Rosa Hubermann (Mama)
Rosa is Liesel's sharp-tongued foster mother. She has a "wardrobe" build and a displeased face, brown-grey tightly-cinched hair often tied up in a bun, and "chlorinated" eyes. Despite her temper, she is a loving wife to Hans and mother to Liesel. To supplement the household income, she does washing and ironing for five of the wealthier households in Molching.
Liesel's neighbor, Rudy, has bony legs, blue eyes, lemon-colored hair and a penchant for getting in the middle of situations when he shouldn't. Despite having the appearance of an archetypal German, he does not directly support the Nazis. As a member of a relatively poor household with six children, Rudy is habitually hungry. He is known throughout the neighborhood because of the "Jesse Owens incident", in which he colored himself black with charcoal one night and ran one hundred meters at the local sports field. He is academically and athletically gifted, which attracts the attention of Nazi Party officials, leading to an attempted recruitment. His lack of support for the Nazi party becomes problematic as the story progresses. Rudy becomes Liesel's best friend and falls in love with her, always trying to get a kiss out of her.
A Jewish fist-fighter who takes refuge from the Nazi regime in the Hubermann's basement. He is the son of a WWI German soldier who fought alongside Hans Hubermann, and the two developed a close friendship during the war. He has brown, feather-like hair and swampy brown eyes. During the Nazi reign of terror, Hans agrees to shelter Max and hide him from the Nazi party. During his stay at the Hubermanns' house, Max befriends Liesel, because of their shared affinity for words. He writes two books for her and presents her with a sketchbook that contains his life story, which helps Liesel to develop as a writer and reader, which, in turn, saves her life from the bombs falling on her.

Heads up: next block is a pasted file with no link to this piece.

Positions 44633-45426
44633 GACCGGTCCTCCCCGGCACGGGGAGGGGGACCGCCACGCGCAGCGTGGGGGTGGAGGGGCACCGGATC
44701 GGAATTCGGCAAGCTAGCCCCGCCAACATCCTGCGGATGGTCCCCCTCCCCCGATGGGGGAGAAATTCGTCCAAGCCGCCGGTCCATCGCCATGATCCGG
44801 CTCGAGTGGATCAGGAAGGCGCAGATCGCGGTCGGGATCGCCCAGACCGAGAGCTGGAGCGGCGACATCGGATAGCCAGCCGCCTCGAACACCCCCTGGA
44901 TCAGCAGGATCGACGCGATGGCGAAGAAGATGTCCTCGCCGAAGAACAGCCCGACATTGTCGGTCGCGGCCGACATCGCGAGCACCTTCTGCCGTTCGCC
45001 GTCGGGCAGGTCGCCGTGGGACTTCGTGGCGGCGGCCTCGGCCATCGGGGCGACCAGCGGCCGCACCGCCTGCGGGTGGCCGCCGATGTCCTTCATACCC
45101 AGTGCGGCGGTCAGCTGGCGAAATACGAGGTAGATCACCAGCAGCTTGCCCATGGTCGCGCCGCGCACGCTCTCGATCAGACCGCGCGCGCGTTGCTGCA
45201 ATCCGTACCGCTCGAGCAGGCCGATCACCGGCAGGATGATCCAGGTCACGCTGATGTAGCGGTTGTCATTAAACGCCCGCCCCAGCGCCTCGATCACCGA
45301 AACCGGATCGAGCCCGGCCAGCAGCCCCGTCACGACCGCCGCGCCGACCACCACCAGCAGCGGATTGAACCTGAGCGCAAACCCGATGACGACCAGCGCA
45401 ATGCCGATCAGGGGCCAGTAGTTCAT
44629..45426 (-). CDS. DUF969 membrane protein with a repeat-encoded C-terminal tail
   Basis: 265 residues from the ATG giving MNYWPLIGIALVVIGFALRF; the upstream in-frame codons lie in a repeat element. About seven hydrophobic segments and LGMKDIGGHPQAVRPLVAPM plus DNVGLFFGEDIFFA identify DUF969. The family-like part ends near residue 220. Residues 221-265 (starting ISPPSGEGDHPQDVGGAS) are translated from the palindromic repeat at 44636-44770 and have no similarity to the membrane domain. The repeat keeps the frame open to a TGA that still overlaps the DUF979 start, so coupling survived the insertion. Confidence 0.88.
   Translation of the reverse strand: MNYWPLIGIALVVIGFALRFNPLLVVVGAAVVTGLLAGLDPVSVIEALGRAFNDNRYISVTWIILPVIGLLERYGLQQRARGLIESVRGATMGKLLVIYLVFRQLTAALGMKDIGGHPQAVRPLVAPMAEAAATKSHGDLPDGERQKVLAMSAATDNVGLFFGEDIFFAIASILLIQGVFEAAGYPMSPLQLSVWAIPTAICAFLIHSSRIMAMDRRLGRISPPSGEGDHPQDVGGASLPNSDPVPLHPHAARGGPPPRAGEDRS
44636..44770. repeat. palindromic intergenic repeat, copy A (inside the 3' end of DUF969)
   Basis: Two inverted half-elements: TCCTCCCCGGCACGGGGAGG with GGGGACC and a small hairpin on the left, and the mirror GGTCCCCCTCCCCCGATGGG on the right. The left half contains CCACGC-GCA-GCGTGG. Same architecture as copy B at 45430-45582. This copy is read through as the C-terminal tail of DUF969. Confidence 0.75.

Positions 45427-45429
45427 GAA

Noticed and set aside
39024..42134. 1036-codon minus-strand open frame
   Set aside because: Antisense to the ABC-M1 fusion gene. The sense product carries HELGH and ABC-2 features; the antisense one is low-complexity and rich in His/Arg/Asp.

The wife of the mayor of Molching who employs Rosa Hubermann. She entered depression after the death of her only son in the Great War. Ilsa allows Liesel to visit, read and steal books in her personal library. She also gives Liesel a little black book, which leads Liesel to write her own story, "The Book Thief".
Liesel's little brother, who died suddenly on the train with his mother and sister, while being transported to their foster parents. His death is what allowed the first book to be stolen, a gravedigger's manual dropped by a young boy learning to work in the cemetery.
Paula Meminger (Liesel's Mother)
Liesel's mother is only mentioned in the story a few times. Liesel's father was taken away by the Nazis prior to the novel starting because he was a Communist, and the reason her mother – Paula Meminger – was taking both her children to foster care was to save them from Nazi persecution. For a while Liesel writes letters to her mother thinking there is a chance she is still alive. Like Liesel's father, Liesel's mother dies, but Liesel eventually realizes her mother gave her away to protect her.
The book is introduced by the character/narrator Death, which underlines that mortality is very present in the lives of each character. Throughout the novel, the deaths of prominent characters reaffirm the presence of mortality. Because the novel takes place during World War II, death and genocide are nearly omnipresent in the novel.
Death is presented in a manner that is less distant and threatening. Because Death narrates and explains the reasons behind each character's destruction, as well as explains how he feels that he must take the life of each character, Death is given a sense of care rather than fear. At one point, Death states "even death has a heart," which reaffirms that there is a care present in the concept of death and dying.
Language, reading and writing
Throughout the novel, language, reading and writing are presented as symbolic elements of expression and freedom. They provide identity and personal liberation to those characters who have, or who gain, the power of literacy: "the true power of words". And they provide a framework for Liesel's coming of age. At the beginning of the story shortly after her brother's funeral, Liesel finds a book in the snow, one she is unable to read. Under tutelage by her foster father Hans, she slowly learns to read and write. By the end of the novel, her character arc is largely defined by her progress in reading and writing. The development of Liesel's literacy mirrors her physical growth and maturing over the course of the story.